Sunday, October 2, 2011

We Humans are 4% Minerals

Yep, that's right... this post is about the 4% of our bodies that are minerals, but a very important 4%!  It came about because someone asked me why I'm adding minerals (like Greensand and Azomite) to my new sheet-composted garden area.

96% of our human body is composed of oxygen, hydrogen, carbon and nitrogen... the other 4% of our body mass contains over 70 or more minerals, some in miniscule amounts and most of which are unfortunately no longer readily available in our soils. Without that mere 4%, we would die. 

Minerals participate in a multitude of bio-chemical processes necessary for the maintenance of health in human beings, animals and plants that inhabit our planet. There would be no life without minerals!

Minerals control literally millions of chemical and enzymatic processes which occur in the human body at all times. That alone should make us want to know more of the importance of minerals for our health and survival, and what to do about the current lack.

So What's the Big Deal about Adding Minerals to my Soil??

Simple. If the soil doesn't have the minerals, there's no way for vegetables to absorb them!

Consider: We no longer get as many minerals from our vegetables as we got 50 years ago. The nutritional value of modern foods isn't just declining, it's collapsing. We cannot live healthily without adequate minerals; they are the fundamental source and the basic building blocks of life.

Over-farming, soil depletion, commercial fertilizer, hybrid crops and genetic modifications are slashing the nutrients found in our fruits and vegetables. In fact, we'd have to eat 10 servings of spinach to get the same level of minerals as from just one serving about 50 years ago.

And that's only the beginning.
Take a look at the United States Department of Agriculture's (USDA) nutritional values for fruits and vegetables today compared to 1975.

Apples: Vitamin A is down 41%
Sweet Peppers: Vitamin C is down 31%
Watercress: Iron is down 88%
Broccoli: Calcium and Vitamin A are down 50%
Cauliflower: Vitamin C is down 45%; Vitamin B1 is down 48%; and Vitamin B2 is down 47%
Collard Greens: Vitamin A is down 45%; Potassium is down 60%; and Magnesium is down 85%

To be fair, some vegetables appear to be gaining vitamins, or at least vitamin A. Carrots, for example, have more of the vitamin now than they did in 1963. Why is a still a mystery. But the phenomenon has apparently occurred just in the nick of time. The National Academy of Sciences has issued an alert that it takes twice as many vegetables to get the daily requirement of vitamin A as previously thought. (Carrots and pumpkin are exempt from the caveat.)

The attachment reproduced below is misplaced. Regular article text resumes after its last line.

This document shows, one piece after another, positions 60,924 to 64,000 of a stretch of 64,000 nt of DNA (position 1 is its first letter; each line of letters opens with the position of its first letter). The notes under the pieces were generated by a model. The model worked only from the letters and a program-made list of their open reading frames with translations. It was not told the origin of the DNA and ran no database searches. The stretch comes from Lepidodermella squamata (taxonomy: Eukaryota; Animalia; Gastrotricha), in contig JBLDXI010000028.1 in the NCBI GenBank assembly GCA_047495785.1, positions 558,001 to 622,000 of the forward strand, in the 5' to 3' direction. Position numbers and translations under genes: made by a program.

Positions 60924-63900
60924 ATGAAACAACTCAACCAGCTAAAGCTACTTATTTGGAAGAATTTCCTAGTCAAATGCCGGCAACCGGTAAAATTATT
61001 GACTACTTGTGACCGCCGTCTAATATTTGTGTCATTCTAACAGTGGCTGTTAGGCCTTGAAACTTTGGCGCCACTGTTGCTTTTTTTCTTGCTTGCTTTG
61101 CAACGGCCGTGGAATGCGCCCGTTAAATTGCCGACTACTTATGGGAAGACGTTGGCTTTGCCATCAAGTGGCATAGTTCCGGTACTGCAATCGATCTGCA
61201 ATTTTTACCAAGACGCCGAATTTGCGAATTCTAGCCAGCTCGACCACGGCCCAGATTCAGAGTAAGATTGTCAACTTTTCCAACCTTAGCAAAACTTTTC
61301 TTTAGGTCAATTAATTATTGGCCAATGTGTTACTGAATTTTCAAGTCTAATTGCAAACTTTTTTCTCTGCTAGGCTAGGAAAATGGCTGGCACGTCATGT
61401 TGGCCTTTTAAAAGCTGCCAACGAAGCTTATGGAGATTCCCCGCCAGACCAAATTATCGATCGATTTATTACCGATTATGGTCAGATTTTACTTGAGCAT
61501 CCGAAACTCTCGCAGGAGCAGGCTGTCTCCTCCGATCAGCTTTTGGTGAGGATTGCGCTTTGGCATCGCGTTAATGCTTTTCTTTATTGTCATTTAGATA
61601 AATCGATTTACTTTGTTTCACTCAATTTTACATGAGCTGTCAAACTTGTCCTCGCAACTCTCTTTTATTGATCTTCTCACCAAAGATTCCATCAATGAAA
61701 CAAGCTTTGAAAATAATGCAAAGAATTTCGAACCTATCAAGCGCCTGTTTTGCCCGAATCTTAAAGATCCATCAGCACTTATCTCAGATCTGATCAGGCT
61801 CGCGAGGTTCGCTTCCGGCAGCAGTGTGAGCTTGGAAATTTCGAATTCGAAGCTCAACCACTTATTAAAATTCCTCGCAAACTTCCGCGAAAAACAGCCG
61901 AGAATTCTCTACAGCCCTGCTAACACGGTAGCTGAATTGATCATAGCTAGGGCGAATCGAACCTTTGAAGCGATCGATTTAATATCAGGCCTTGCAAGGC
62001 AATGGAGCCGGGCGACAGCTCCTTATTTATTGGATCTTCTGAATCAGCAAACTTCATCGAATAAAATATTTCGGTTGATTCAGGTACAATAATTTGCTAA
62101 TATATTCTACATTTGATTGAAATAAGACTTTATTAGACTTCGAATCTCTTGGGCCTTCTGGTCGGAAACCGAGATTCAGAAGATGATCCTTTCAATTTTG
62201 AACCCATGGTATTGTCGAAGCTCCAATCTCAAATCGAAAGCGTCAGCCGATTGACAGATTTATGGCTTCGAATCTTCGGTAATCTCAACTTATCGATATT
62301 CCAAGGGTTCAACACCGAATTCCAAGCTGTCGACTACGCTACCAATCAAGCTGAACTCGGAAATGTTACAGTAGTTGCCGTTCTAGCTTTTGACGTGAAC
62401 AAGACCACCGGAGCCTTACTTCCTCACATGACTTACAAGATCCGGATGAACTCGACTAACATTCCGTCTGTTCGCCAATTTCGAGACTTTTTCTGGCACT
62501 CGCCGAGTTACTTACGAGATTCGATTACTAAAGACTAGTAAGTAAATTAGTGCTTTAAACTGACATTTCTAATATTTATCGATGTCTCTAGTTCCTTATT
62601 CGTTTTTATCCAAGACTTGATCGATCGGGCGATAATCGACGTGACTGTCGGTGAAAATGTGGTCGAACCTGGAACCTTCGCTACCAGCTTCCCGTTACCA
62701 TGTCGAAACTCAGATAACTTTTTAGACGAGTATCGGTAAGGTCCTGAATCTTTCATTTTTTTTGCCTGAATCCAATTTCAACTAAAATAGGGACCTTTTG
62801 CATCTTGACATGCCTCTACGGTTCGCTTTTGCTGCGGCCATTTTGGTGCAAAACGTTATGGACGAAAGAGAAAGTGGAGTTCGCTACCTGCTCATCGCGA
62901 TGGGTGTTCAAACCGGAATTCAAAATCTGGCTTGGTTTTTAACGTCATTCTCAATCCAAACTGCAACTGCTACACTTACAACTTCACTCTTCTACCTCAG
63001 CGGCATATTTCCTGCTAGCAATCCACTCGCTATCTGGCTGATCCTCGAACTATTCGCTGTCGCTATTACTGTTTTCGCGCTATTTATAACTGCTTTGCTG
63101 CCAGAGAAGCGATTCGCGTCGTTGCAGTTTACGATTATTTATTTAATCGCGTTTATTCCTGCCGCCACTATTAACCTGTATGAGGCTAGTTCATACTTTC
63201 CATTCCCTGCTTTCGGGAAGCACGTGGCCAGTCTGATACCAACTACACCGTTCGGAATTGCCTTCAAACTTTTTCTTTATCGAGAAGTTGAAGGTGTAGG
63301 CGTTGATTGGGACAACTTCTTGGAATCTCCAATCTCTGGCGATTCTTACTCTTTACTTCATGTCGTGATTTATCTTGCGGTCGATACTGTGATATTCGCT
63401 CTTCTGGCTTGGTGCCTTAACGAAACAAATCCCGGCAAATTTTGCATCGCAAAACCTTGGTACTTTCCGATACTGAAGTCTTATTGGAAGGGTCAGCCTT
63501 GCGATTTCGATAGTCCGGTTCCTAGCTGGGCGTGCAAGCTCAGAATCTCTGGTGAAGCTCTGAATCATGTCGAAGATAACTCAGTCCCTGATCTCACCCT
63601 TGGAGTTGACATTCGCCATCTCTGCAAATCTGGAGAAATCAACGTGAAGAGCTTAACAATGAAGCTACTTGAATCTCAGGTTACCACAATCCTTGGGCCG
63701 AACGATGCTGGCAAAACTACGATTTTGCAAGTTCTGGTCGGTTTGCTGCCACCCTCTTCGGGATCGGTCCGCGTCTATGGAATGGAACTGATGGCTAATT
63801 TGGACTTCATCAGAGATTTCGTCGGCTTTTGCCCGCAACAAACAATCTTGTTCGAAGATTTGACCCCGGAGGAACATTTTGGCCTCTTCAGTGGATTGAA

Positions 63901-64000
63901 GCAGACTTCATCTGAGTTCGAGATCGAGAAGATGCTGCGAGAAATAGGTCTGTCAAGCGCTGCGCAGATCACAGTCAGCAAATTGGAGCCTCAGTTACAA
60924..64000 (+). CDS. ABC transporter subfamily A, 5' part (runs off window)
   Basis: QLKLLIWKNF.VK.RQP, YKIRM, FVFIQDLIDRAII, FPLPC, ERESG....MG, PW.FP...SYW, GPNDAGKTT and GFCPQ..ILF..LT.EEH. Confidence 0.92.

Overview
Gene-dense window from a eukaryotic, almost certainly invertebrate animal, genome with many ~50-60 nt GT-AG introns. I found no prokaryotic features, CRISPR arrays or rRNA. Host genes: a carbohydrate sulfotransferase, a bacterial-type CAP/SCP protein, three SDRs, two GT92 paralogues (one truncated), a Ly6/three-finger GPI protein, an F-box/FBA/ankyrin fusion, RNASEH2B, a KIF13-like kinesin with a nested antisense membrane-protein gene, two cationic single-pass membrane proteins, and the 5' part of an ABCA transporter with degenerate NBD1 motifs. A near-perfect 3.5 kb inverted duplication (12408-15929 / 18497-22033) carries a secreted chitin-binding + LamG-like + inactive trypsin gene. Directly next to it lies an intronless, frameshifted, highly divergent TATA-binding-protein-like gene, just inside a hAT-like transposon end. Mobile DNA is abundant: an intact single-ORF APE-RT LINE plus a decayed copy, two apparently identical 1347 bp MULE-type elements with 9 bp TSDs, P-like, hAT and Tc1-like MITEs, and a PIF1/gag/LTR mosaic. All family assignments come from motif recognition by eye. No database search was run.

Despite the apparent increase of vitamin A in carrots, most vegetables are losing their vitamins and minerals. Nearly half the calcium and vitamin A in broccoli, for example, has disappeared. Collards are not the greens they used to be. If you're eating them for minerals and vitamin A, be aware that the vitamin A content has fallen from 6500 IUs to 3800 IUs. Their potassium has dropped from from 400 mg to 170 mg. Magnesium has fallen sharply-57 mg to 9. Cauliflower has lost almost half its vitamin C, along with its thiamin and riboflavin. Most of the calcium in pineapple is gone... from 17 mg (per 100 grams raw) to 7. And the list goes on and on.

However, this is not just a 21st Century phenomena!

Back in 1936, a group of doctors introduced Document No.264 to the floor of the United States Senate. It was a dire warning that the mineral content of the soil was eroding. Vegetables were losing their power and people were at risk. Unfortunately Congress did nothing.

Today, it's worse; much worse. Minerals like iron and magnesium have dropped by more than 80 percent. That's from commercial farming technology and powerful fertilizers that practically sterilize the soil... leaving it with little to no mineral content. 

Commercial farming methods have depleted the soil of every essential nutrient, except NPK (nitrogen, potassium, and phosphorous). Our planet's soil is being stripped of minerals, and generally nothing is being done to replace them.

Do we even eat enough vegetables?
No way. The preferred American meal is one-dish, already prepared. Unless a vegetable can be squirted out of a bottle, it’s a nonentity for too many of us. Why? We’re in a hurry. Vegetables are considered side dishes, and Americans don’t have time for such frivolity. The decline is relentless. Within the last 15 years, the percentage of all dinners that include a vegetable (other than salad or potatoes) dropped another 10%. It’s now 41%. (Data Source)

I haven't totally figured out the mineral thing yet in my garden, but I've been working on it going on 5 years now. (The Greensand and Azomite mainly add trace minerals rather than address the major ones like calcium, although they do contain some calcium.) Balanced soil minerals is very complex subject and I'm not convinced anyone has all the answers. For example, a mineral like calcium is one the microbes can/will eat and convert to plant food. We know the microbes make calcium available to plants, but which of the 5 or more forms of calcium should we put on our soils?

Until I can afford $150+ professional soil tests, I have to rely on what I can glean from my research and my gut intuition. My gut instinct tells me that adding trace mineral mixes like Greensand and Azomite has to help put some of that 4% of minerals back into my soil and thus into my vegetables.

My Thanks to Keith Scott-Mumby MD, PhD for the idea that sent me searching for more information on that 4% of our minerals.

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